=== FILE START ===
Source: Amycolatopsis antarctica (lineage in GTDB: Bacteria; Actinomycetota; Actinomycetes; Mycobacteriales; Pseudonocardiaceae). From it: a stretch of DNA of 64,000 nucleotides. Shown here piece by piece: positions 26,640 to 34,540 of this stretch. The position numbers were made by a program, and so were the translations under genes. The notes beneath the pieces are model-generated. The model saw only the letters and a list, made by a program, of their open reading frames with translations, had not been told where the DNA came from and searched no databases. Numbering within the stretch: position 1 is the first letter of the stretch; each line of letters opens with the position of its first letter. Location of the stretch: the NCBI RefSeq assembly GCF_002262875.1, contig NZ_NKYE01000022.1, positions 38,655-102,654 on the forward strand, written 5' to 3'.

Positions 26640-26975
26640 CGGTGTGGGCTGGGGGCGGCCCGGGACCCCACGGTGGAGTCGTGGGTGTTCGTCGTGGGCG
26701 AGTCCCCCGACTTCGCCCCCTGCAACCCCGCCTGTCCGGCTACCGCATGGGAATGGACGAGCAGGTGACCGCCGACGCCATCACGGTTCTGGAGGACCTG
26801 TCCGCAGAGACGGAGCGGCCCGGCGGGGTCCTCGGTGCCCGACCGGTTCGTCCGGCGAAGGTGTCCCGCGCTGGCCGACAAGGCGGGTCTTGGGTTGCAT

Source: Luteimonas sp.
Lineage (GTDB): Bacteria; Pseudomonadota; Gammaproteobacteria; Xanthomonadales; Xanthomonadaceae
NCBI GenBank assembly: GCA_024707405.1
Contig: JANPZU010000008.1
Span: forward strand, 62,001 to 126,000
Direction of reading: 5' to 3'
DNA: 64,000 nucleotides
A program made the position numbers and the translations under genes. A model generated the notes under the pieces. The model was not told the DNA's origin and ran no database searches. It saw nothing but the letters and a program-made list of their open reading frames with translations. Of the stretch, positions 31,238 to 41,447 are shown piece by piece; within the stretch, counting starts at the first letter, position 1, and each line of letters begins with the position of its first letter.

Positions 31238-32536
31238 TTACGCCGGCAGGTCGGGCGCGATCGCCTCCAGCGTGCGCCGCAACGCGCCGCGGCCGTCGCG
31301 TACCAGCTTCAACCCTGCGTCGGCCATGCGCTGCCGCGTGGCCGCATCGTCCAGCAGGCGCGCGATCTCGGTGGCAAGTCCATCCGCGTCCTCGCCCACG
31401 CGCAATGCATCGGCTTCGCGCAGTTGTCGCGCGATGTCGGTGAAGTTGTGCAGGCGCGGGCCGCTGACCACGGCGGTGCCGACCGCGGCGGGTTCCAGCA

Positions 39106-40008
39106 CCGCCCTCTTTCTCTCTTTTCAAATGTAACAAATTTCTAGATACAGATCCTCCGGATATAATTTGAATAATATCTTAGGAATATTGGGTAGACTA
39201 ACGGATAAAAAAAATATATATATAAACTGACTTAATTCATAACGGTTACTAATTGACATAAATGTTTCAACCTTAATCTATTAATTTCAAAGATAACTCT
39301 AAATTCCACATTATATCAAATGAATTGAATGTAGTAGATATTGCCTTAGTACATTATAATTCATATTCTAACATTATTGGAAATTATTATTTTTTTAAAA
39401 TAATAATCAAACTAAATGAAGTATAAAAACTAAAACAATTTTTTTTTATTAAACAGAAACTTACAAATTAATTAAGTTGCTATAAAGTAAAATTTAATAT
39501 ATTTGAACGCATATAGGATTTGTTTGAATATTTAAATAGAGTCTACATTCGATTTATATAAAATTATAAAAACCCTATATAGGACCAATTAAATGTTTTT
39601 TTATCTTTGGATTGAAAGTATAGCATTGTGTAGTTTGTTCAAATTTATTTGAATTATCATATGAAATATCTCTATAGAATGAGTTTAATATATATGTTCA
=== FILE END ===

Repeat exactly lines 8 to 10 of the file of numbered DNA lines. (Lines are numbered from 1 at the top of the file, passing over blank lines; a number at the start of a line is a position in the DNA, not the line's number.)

NCBI GenBank assembly: GCA_024707405.1
Contig: JANPZU010000008.1
Span: forward strand, 62,001 to 126,000